New Delhi: After facing monsoon failures for two years in a row, policymakers, farmers and everyone in between will be looking forward to this year’s forecast to be issued by the India Meteorological Department on Tuesday.
With the powerful 2015-16 El Niño on the decline, Met experts have already indicated that India may be finally headed for a good monsoon.
A good monsoon is crucial for India, where 44% of total food production is dependent on rain-fed farming and the June-September south-west monsoon brings 80% of annual rainfall.
The farm sector has experienced two years of low growth on account of two consecutive years of deficient monsoon rainfall, followed by lower than average winter rain. Normal monsoon could also improve agricultural incomes which would further benefit rural consumption, which has declined in the past two years.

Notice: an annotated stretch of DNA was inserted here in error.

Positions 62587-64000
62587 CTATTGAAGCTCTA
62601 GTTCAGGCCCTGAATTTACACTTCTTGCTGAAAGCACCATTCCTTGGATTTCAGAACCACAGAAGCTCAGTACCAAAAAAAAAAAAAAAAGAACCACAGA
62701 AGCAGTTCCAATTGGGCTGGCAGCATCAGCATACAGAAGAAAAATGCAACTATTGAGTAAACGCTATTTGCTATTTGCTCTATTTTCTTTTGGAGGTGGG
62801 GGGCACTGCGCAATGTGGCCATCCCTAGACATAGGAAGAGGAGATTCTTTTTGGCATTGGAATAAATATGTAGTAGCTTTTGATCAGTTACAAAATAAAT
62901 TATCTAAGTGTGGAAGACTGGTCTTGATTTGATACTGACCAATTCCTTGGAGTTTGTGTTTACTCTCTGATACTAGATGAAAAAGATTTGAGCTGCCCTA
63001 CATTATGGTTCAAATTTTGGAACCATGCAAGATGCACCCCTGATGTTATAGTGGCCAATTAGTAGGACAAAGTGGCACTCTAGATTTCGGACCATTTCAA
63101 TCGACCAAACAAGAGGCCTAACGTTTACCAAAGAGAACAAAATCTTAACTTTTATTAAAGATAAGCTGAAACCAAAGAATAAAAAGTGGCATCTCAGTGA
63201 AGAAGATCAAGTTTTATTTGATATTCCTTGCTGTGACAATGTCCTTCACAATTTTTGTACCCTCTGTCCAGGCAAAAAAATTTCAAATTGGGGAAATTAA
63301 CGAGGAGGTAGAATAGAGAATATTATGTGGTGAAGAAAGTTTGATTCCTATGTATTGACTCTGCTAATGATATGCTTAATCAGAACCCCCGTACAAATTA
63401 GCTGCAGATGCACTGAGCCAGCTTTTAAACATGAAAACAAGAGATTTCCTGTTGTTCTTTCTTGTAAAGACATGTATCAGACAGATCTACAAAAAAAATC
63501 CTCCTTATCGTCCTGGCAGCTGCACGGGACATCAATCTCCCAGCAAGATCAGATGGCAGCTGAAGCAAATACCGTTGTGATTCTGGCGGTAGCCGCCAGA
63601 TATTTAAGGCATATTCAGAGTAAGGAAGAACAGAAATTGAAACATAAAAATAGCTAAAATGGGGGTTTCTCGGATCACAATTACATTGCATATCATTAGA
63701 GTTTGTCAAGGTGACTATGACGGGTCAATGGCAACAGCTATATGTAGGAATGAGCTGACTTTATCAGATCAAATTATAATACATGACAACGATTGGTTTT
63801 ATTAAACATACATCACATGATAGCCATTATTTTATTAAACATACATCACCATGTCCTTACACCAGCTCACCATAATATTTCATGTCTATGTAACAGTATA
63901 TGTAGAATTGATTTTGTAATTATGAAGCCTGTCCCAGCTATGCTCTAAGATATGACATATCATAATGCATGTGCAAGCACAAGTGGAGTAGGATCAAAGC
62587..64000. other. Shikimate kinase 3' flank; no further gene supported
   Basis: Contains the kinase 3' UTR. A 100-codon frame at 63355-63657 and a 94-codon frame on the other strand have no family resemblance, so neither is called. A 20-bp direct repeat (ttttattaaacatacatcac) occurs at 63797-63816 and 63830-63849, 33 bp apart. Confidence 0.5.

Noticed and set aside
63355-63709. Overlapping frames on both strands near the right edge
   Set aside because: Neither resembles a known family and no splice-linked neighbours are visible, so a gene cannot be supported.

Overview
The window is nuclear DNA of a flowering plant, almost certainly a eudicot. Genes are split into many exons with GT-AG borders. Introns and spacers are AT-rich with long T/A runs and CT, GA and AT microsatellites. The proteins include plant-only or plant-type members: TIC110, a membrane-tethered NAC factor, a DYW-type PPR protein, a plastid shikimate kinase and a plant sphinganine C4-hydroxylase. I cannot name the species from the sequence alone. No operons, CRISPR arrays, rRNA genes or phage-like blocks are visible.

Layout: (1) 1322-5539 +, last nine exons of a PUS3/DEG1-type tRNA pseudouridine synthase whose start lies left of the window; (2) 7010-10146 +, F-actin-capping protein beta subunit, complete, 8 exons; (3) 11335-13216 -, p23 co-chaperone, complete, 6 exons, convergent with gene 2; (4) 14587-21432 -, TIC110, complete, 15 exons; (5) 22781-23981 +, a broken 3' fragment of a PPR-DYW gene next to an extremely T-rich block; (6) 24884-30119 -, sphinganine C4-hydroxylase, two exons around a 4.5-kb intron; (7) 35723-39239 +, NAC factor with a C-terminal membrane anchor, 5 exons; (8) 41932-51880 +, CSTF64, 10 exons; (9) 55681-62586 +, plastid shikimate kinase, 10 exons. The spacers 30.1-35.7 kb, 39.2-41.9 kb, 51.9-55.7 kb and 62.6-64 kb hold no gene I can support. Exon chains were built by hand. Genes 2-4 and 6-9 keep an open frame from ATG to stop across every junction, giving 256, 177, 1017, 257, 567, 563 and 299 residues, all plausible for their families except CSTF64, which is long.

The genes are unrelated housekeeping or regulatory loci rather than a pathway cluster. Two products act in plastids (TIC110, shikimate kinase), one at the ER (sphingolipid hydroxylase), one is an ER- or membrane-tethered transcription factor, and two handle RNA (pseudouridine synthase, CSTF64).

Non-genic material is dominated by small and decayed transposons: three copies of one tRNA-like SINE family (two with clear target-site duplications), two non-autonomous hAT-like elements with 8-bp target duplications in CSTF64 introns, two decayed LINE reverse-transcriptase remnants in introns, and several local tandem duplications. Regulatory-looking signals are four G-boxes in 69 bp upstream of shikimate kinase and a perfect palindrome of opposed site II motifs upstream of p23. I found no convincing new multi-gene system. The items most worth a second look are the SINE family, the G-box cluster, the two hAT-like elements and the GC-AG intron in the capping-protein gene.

“Whatever it is, we need to keep in mind that the less than normal crop season of the last two years have left our farmers exhausted and their resources are stressed,” agriculture secretary Shobhana K. Pattanayak said on Monday.
Last year’s monsoon saw a rainfall deficit of 14%, which was mainly attributed to El Niño, a weather phenomenon caused by unusual warming in the Pacific Ocean, resulting in atmospheric changes. The year before that, India recorded a monsoon rainfall deficit of 12%.
Eleven states declared a drought in the country after last year’s failed rains which have also led to depleting water levels in reservoirs.
Private weather forecaster Skymet Weather Services Pvt. Ltd on Monday forecast an above average monsoon at 105% of long-term average with a normal onset.
Sayantan Bera contributed to this story